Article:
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Jerome Thibouville Lamy Violin I Bought Today


DonTen
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First off I don't know how to play but I always wanted to learn. Anyway I was at a yard sale and picked this up. I know nothing about violins and bought it. It came with 2 bows that need work. The violin looks to only need strings. I see no cracks or other damage to it. It's overall length is 23 1/2" the body is about 14". It's dirty but looks solid. From google searching I know it was made buy Jerome Thibouville Lamy because of the JTL label. What do you guys think?

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It will need a good deal more than just strings. Aside from an impressive layer of crud, it will certainly need a fairly complete set up, a tailgut, a properly fit bridge and pegs. And I would be concerned with what appears to be a damaged area on the back in the soundpost area. Before doing anything further, get it looked at by a knowledgeable violin repair person. If you tell us where you are the members here can probably suggest someone who can help you.

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1 hour ago, stringcheese said:

It will need a good deal more than just strings. Aside from an impressive layer of crud, it will certainly need a fairly complete set up, a tailgut, a properly fit bridge and pegs. And I would be concerned with what appears to be a damaged area on the back in the soundpost area. Before doing anything further, get it looked at by a knowledgeable violin repair person. If you tell us where you are the members here can probably suggest someone who can help you.

Stringcheese is right. Although To me that area on the back looks like remnants of a sticky tape or something like that, most likely superficial. Depending on whom you go to and what kind of fittings/service you choose, getting this violin to playable condition may still cost upwards of $400~$800. Old violins like this may have many hidden problems which may show themselves along the way. Definitely take it to a violin shop, and they will tell you what would be the best option. In my opinion, if you are starting from scratch, it is probably the best practice to get a new student violin from a local violin shop. They costs about the same and you won't need to worry about any condition issues.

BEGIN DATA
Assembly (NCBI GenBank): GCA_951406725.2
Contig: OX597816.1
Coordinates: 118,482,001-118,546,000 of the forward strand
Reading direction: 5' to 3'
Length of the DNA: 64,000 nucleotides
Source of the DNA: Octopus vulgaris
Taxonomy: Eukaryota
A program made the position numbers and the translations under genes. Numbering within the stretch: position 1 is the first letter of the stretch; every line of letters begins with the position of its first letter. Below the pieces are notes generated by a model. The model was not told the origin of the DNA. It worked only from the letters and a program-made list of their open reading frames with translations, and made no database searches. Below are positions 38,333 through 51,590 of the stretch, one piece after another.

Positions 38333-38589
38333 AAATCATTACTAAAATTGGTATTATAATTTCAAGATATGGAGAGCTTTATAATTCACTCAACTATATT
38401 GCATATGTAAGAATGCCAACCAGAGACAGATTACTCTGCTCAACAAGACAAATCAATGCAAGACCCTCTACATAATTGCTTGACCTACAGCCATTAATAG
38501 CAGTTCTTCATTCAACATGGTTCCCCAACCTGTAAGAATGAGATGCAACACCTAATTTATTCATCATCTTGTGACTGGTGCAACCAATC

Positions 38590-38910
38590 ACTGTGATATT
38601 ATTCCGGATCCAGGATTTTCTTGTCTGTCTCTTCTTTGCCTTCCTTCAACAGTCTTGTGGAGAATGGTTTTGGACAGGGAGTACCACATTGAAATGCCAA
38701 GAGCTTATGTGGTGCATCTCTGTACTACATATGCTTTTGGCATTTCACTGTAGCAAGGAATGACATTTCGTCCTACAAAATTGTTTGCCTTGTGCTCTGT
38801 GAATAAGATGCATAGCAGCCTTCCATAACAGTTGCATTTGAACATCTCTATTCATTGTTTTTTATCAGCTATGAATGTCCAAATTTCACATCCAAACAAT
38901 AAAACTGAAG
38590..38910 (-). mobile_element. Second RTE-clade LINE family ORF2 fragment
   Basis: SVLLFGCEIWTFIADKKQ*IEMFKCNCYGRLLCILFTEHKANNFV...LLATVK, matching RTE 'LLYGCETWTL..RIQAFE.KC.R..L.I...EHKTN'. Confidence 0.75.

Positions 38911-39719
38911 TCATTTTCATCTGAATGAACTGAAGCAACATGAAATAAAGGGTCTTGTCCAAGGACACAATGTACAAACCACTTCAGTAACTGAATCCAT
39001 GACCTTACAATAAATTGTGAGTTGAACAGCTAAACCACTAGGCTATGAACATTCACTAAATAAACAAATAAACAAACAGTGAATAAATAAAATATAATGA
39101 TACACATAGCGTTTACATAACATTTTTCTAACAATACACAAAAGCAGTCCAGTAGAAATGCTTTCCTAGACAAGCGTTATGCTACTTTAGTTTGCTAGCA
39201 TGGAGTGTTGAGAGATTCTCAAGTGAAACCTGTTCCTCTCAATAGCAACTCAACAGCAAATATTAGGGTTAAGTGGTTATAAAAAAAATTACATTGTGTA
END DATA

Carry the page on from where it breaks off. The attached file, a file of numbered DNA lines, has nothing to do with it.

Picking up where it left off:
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13 minutes ago, W.C. said:

Stringcheese is right. Although To me that area on the back looks like remnants of a sticky tape or something like that, most likely superficial. Depending on whom you go to and what kind of fittings/service you choose, getting this violin to playable condition may still cost upwards of $400~$800. Old violins like this may have many hidden problems which may show themselves along the way. Definitely take it to a violin shop, and they will tell you what would be the best option. In my opinion, if you are starting from scratch, it is probably the best practice to get a new student violin from a local violin shop. They costs about the same and you won't need to worry about any condition issues.

Yes the area on the back is what looks like something gooey that got on the finish and there is no damage to the wood. Thanks guys. 

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Please show photographs of the bows, also, some better photographs of the violin would help. At the beginning of the section there is a guide to taking meaningful photographs of an instrument.

JTL Was a respected company but they made a tremendous variety of instruments, from firewood on up. But just saying, “JTL,” is rather like saying, “Chevrolet.”

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1 minute ago, PhilipKT said:

Please show photographs of the bows, also, some better photographs of the violin would help. At the beginning of the section there is a guide to taking meaningful photographs of an instrument.

JTL Was a respected company but they made a tremendous variety of instruments, from firewood on up. But just saying, “JTL,” is rather like saying, “Chevrolet.”

Also, something is stamped On the underside of one of the bridges. Sometimes the maker of the bridge signs and dates it, so there may be some information there that might be of interest to you.

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IMO it looks like a nicer JTL than the ones I generally see which are mostly Medio Finos.  Decent wood on the back and the scroll is better than the usual.  The gunk on the back, if that's all it is, can hopefully be removed.   I'm wondering why it's there though, it's a one piece back so nobody tried to glue a separated back seam.